“We dug a trench around her house to keep water from her foundation, and we also started building a smaller back porch as a second exit to her home,” Jones said.
“She was telling stories of her old house, and she could not believe we were all there to help her out. One thing that she said stood out to me when she first walked up and greeted us: She said that we would be blessed for helping her, and she was right. We all learned a lot about service and being a team that week.”
Saxophonist Anderson leads lineup of local, regional and national artists
Celebrated saxophonist Wess “Warmdaddy” Anderson is the closing performer of the ninth annual Jazz Week at the University of Indianapolis, which features nightly concerts April 11-16.
The Brooklyn-born and New Orleans-influenced alto and soprano sax player is described as “a classic swing stylist with a big sound and irresistible charm.” Along with his own tours and recordings as a bandleader, Anderson has toured and recorded with the Wynton Marsalis Septet and has been a member of the Lincoln Center Jazz Orchestra for more than two decades
Jazz Week begins with a free concert April 11 by the UIndy Jazz Combo and a free swing dance party April 12 with the UIndy Jazz Ensemble performing big band classics of the 1930s and ‘40s. Ticket prices vary for the other performances, which include trumpeter Tito Carrillo on April 13, saxophonist Jamey Aebersold on April 14, drummer Butch Miles on April 15 and Anderson on April 16.
All concerts begin at 7:30 p.m. in Ruth Lilly Performance Hall of UIndy’s Christel DeHaan Fine Arts Center, 1400 E. Hanna Ave. Tickets and more information are available at (317) 788-3251 or www.uindy.edu/arts.
More details on the artists and concerts follow. Read more »
Pulitzer-finalist poet Adrian Matejka will read and discuss his work April 13 in a Kellogg Writers Series appearance at the University of Indianapolis.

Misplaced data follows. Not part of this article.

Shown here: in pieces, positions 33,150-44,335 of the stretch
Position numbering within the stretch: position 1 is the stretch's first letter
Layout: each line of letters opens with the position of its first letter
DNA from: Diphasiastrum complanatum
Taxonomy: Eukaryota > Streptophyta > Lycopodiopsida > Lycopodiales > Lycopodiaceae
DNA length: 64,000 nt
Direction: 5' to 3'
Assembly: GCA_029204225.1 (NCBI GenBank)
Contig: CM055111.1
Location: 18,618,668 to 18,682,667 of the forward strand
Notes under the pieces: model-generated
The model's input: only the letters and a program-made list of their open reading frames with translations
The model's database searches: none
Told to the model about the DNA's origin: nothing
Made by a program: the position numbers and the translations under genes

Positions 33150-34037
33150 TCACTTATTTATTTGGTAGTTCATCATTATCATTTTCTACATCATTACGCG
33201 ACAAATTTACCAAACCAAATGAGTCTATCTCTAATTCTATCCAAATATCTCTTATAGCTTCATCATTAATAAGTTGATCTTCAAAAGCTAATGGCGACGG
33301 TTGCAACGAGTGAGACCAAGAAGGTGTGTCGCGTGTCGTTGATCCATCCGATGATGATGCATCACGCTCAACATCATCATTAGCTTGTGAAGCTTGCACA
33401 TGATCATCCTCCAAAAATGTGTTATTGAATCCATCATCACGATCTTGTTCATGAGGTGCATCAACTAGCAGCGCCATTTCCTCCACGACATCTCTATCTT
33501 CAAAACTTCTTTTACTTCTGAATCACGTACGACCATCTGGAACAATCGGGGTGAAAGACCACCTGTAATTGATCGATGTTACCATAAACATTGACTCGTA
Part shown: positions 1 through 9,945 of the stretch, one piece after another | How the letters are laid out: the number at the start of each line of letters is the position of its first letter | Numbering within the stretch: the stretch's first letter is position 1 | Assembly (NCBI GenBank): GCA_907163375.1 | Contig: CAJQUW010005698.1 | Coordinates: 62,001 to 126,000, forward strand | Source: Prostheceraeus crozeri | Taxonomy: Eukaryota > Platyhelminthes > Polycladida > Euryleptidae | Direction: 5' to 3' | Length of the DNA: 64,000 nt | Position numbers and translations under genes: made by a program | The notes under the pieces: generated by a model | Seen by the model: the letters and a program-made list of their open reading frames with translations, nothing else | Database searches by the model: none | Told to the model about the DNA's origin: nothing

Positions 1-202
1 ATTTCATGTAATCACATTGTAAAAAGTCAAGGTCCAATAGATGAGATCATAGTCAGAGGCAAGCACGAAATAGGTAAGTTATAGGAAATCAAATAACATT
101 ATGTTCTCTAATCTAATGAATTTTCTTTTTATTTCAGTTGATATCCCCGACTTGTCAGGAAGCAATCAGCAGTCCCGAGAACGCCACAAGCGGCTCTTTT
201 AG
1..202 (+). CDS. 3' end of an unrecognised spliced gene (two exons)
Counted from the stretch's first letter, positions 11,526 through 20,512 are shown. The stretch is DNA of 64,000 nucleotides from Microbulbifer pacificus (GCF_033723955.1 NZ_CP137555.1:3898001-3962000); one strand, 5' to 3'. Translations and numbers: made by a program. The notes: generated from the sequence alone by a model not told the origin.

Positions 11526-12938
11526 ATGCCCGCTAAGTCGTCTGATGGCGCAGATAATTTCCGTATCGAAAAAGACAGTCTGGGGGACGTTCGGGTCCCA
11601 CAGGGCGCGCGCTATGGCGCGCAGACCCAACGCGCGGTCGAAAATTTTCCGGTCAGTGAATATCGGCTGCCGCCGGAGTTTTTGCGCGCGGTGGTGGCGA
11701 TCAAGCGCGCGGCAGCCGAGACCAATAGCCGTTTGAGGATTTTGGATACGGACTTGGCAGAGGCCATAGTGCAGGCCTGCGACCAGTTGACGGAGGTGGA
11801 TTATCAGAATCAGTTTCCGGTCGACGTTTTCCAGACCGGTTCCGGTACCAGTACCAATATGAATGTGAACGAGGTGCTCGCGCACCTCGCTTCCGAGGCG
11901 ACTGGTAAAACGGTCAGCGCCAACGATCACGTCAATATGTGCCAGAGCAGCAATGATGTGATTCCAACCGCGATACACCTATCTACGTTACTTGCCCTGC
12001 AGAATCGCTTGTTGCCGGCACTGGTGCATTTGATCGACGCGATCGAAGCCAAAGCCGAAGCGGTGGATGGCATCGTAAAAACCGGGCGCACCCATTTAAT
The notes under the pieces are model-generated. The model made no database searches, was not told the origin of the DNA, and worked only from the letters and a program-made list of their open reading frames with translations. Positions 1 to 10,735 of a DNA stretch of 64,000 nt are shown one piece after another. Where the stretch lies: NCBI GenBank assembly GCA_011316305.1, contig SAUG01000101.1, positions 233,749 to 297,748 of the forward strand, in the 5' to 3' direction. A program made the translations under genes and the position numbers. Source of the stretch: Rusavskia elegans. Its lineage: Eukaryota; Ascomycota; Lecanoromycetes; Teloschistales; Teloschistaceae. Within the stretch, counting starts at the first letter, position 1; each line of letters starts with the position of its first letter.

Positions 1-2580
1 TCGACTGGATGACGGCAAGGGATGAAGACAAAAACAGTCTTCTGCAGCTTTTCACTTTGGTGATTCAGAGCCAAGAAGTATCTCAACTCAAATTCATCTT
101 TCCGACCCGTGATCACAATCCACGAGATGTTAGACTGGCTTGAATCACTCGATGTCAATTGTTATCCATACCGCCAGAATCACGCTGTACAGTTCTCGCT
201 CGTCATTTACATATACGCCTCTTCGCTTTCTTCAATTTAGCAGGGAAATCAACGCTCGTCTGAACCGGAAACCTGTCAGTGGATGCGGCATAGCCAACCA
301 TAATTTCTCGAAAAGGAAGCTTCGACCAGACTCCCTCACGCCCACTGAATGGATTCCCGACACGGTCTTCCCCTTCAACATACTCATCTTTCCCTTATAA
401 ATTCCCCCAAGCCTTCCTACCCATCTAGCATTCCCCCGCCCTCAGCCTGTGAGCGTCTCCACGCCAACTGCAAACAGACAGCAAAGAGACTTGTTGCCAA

The event begins at 7:30 p.m. in the Trustees Dining Room of Schwitzer Student Center. Admission is free.
Matejka was born in Nuremberg, Germany, and grew up in California and Indiana. His most recent book, The Big Smoke, received the 2014 Anisfield-Wolf Book Award and was a finalist for the 2013 National Book Award, the 2014 Hurston/Wright Legacy Award and the 2014 Pulitzer Prize in Poetry.
Roommates Alexis Kersey (left) and Makenzie Mick check out the kitchen decor during a recent hard-hat tour of Greyhound Village, the 480-bed apartment building taking shape at the northwest corner of campus.
After months of viewing digital renderings and watching the construction from afar, the UIndy community can now see and touch tangible examples of life in Greyhound Village, which will bring an entirely new housing option to campus when it opens later this year.
On Tuesday the project’s furniture provider, ULoft, will park its mobile showroom outside Schwitzer Student Center from 6 to 8 p.m., offering a chance to see the planned furnishings and pick up a free sub sandwich from Jimmy John’s. Residence Life staff will available inside Schwitzer to discuss campus housing options and assist with lease signings.
For those seeking a closer look, hard-hat tours of the Shelby Street building are taking place at 2 p.m. Tuesdays and 5 p.m. Thursdays. Tour spots must be reserved in advance through marketing manager Zach Brown at email@example.com.
Greyhound Village, which is open to students who will turn 20 years old by Jan. 15, 2017, still has a range of floor plans and leasing options available. More information can be found at greyhoundvillage.com. For further questions on UIndy housing options, contact housing assignments coordinator Mary Craft at (317) 788-3530 or firstname.lastname@example.org.
Aside from fully furnished apartments with private bathrooms and laundry appliances, Greyhound Village will feature a fitness center, a study room, an outdoor lounge and fire pit, sand volleyball courts and a clubhouse and commons area with lounge space and a game room.
The 2015-2016 season of UIndy’s Jazz Concert Series concludes Wednesday with an appearance by Indiana-based trumpeter and bandleader Marlin McKay.
An alumnus of Betty Carter’s Jazz Ahead residency program at Kennedy Center and the Ravinia festival’s Steans Music Institute, Mcurrently teaches at Indiana University and records for Nostalgic Records. His albums include Deep in the Cosmos and 2015’s The Look, which features Grammy-nominated vibraphonist Stefon Harris, saxophonist Rob Dixon and organist Bobby Floyd of Dr. John and Count Basie Orchestra fame.
Admission is free to the concert, which begins at 7:30 p.m. Wednesday in the Christel DeHaan Fine Arts Center’s Ruth Lilly Performance Hall. More information is available at (317) 788-3251 or www.uindy.edu/arts.
Stay tuned for details on the 2016 UIndy Jazz Week, featuring evening concerts by local and national artists April 11-16.